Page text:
Plaid shirts, baggy Adidas tees, dungarees, and grey sweatshirts made up her Season 2 wardrobe of borrowed items. Hopper was trying to keep her presence a secret so a shopping trip for tween girl clothes would've raised a few eyebrows.When Eleven did break free, she spent time with a bunch of teens who possessed powers similar to hers in “The Lost Sister.” This episode was a series low point; instead of giving Eleven more of backstory, it felt like a backdoor pilot for a future Stranger Things spinoff. Rather than giving us anyone to root for, this gang of outcasts is mostly a cartoonish and unsympathetic portrayal of 'punks.'
Eleven gets another makeover, but once again her outfit and makeup are picked for her. Instead of a picture of girlhood, she is now sporting slicked-back hair, super smoky eyes and black attire with the sleeves pushed up to reveal an arm full of bracelets. This costume change by designer Kim Wilcox is arguably the best thing about this story detour.
In the Season 2 finale, Eleven has wiped off the makeup switching this act of teen rebellion for another rite-of-passage as she attends her first school dance. Her grey dress is far more age and era-appropriate than her pink number from the first season. This is the first sign that Eleven is going to experience regular activities rather than getting hidden away on account of her powers.Cut to this season! Baggy plaid shirts are back and El is still being kept at arm’s length from the rest of her peers. Sure, the three-inches-open-door rule makes sense, but the earlier curfew and not being able to go to the mall (there are too many people) are kind of excessive. After Mike blows her off — at the behest of Hopper — she turns to Max for advice. Last season pitted these two as rivals, but thankfully the shift is towards friendship this year. Instead of telling her what she should do, Max gently encourages Eleven to enjoy new experiences including the quintessential teen hangout: a day a the mall.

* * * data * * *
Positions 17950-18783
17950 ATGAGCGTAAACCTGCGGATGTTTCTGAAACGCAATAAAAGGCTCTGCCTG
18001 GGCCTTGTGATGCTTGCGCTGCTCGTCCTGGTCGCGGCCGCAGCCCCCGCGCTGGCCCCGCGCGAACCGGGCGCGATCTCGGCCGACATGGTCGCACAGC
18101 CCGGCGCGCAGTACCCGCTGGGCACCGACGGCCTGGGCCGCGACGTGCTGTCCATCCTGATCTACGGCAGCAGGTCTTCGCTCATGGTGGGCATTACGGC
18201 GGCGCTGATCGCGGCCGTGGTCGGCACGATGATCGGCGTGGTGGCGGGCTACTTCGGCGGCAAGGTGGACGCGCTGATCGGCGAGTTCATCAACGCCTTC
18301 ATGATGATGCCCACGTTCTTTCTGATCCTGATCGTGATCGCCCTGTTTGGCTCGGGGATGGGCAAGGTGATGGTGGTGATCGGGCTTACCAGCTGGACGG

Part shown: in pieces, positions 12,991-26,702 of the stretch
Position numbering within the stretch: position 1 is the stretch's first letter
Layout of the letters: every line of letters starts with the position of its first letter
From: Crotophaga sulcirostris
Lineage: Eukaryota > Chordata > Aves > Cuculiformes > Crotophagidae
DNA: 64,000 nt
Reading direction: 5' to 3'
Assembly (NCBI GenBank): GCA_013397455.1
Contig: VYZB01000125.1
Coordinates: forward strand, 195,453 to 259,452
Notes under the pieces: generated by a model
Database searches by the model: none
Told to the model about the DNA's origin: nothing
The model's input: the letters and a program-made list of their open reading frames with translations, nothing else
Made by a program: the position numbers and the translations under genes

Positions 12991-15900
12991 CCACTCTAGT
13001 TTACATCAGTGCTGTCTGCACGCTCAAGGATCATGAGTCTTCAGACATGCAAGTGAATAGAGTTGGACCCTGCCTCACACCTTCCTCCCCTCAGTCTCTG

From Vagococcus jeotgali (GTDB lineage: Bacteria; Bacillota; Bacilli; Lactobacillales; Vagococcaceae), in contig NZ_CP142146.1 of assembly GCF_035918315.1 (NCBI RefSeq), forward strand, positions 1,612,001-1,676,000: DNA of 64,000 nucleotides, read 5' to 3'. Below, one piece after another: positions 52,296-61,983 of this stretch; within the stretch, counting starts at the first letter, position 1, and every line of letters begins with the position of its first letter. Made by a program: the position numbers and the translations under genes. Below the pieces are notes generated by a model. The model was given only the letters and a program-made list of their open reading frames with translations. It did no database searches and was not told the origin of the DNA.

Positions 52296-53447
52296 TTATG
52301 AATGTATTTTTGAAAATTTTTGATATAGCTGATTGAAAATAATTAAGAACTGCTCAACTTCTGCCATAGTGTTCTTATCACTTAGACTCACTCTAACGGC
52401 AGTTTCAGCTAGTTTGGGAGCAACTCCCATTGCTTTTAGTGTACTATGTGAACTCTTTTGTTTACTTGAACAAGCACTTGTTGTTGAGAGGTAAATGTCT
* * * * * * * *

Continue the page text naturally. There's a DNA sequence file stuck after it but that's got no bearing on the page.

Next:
A wardrobe overhaul linked to a break-up or a fight is somewhat cliched, but Eleven's desire to explore what she likes is less to do with Mike and more about her burgeoning friendship with Max, as well as this path of self-discovery. "I like the new look, by the way. It's cool," Mike later tells Eleven in "The Flayed." This style change-up is not about him, but she still thanks him for his compliment. She has come a long way since her hospital gown-clad introduction when she barely spoke a word. Now she is also discovering the language of fashion.
As the boys trawl the stores to find a suitable apology gift from Mike to Elle, Madonna’s “Material Girl” provides the montage soundtrack. Eleven finally has a carefree moment trying on clothes in the Gap with Max providing emotional support (and getting a pair of sunglasses). This gives costume designer Amy Parris the chance to showcase the epitome of mid-80s trends including an outfit featuring the trifecta of braces, beret, and suspenders. The graphic print romper Eleven lands on from the Gap (in reality, it is from Target) is a fun look for Eleven, which automatically feels right. It isn’t a dress fit for a doll or an attempt at blending in with the cooler kids. Max has a strong sense of who she is, but at no point does she force outfits in Eleven’s direction that mirror her own. She is not styling Eleven to be a mini-me in jorts and striped tees. The only time the two girls match is when they both play dress-up to look like the Madonna of the “Material Girl” era. Again, this is a fun nod to the big, bold accessories and silhouettes of this period but without having to commit to this aesthetic full-time.
Unlike the other makeover moments from previous seasons, Season 3's is not fraught with tension and self-doubt. Eleven is not dressing up to sneak into somewhere or pass as a regular teen. With a look she's chosen for herself, she is a regular teen.
The views and opinions expressed in this article are the author's, and do not necessarily reflect those of SYFY WIRE, SYFY, or NBC Universal.